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The number of families living in Ontario is anticipated to increase over the next decade, meaning home developers will need to build new residences to meet the impending wave of demand.

According to a recently published research paper by the Smart Prosperity Institute, the province needs to provide about one million net new homes within the next 10 years to keep up with the formation of young families and housing supply shortages. Of the 910,000 net new families that will form during the decade-long timeline, the Ottawa-based think tank predicts that 195,000 families will live in high-rise apartments and 715,000 will live in all other forms of housing.

New construction builders are already exploring and executing family-oriented projects that will provide future Ontario households with the amenities and conveniences they desire.

When looking at the past decade, Mark Cohen, managing partner of TCS Marketing Systems, said that housing in the Greater Toronto Area grew vertically as developable lands became scarce. As a result, buildings became taller and units shrank in size as affordability became a leading point of conversation in the new construction industry.

Despite these changes, Cohen said that families are learning to live in smaller spaces, opt for parks over private backyards and are using communal amenities.

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“There is clearly still a demand for family friendly housing and we see newcomers to the country looking for homes suitable for multi-generational living as well,” said Cohen. “The most popular product that suits family living is the townhome, and we are seeing this product experiencing the highest demand.”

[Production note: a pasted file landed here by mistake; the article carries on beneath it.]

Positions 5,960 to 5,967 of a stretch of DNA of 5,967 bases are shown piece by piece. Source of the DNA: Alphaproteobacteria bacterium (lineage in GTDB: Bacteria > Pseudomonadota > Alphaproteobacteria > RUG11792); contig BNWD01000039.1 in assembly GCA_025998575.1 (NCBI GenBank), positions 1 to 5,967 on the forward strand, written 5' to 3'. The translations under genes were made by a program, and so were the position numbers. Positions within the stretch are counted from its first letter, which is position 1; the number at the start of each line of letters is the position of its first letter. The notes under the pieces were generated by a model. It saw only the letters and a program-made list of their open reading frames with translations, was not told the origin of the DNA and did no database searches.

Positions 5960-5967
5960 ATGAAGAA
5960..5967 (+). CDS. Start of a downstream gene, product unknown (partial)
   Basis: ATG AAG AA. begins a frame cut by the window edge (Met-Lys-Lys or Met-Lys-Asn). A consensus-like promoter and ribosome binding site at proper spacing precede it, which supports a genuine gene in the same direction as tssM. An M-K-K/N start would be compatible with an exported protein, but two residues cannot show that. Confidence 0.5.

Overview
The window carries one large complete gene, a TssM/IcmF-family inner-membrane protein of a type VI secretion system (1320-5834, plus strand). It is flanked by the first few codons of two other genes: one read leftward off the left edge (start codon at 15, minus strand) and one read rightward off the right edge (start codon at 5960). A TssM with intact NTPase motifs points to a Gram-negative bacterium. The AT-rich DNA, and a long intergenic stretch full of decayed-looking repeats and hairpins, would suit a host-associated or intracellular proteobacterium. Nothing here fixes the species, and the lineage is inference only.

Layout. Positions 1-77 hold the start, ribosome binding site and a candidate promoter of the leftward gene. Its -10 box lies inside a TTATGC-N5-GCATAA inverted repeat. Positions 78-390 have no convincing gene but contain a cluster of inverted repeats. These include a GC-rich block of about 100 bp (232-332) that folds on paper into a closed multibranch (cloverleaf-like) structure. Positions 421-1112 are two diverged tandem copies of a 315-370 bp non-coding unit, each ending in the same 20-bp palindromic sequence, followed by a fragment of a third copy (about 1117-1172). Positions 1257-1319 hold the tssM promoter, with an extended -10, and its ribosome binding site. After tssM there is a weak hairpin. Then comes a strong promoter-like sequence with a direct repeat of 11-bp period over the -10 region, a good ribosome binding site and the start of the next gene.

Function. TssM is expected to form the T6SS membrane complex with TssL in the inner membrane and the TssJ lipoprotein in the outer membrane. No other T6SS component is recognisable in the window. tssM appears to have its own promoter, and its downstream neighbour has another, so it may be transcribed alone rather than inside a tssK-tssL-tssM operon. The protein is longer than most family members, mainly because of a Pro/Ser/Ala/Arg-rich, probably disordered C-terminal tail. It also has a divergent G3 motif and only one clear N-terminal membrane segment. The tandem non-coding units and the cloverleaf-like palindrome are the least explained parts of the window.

Cohen explained that developers are meeting the demand for family-friendly housing by offering various types of townhomes which maximize living space and tend to offer amenities that are appealing to families. Shared facilities such as rooftop entertaining spaces, outdoor play surfaces, ground-floor retail, dedicated children zones and daycare rooms are being incorporated into current projects to foster a family-oriented environment, said Cohen.

In some cases, townhome developers may allow purchasers to customize floor plans to their family needs. Cohen points to the Wycliffe at the Promenade project in Vaughan, which allows buyers to add a bedroom and change the use of spaces.

“That really spoke to buyers who have families,” said Cohen.

With the price of a new single-family home now at a record-high of $1,573,764 in the GTA, more families may be drawn to condo and suite living as an alternative. Cohen said that condo living is becoming more common with families, especially those with small children or first-time buyers who are transitioning into home ownership.

“The pandemic highlighted the need for outdoor space and flex spaces with so many working from home,” explained Cohen. “These features added into new projects will also be ideally suited for those with young families looking to buy their new home in a high-rise condo.”

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Family households often look for new properties that are situated close to schools and other child-friendly conveniences. While developers are working to cater to the family demographic through their amenity offerings, it’s often the location of the project itself that determines how family-friendly it actually is.

“School zones are a primary driving factor when choosing a home and another is often access to transportation making for ease of commuting,” said Cohen. “We have seen a lot of mid-rise projects focus on family friendly neighbourhoods and they have been successful in selling out quickly.”

Cohen explained that TCS Marketing Systems is seeing a lot of development activity in the east end of the Greater Toronto Area, such as Whitby and Pickering, as well as Barrie and East Gwillimbury to the north. Areas such as Oakville and Durham Region are popular communities too for families who are seeking a mix of affordability, space and family-friendly neighbourhoods.

“Mid-rise and townhomes lead the way in these markets as families are open to moving further from the city for more indoor [and] outdoor space,” said Cohen.

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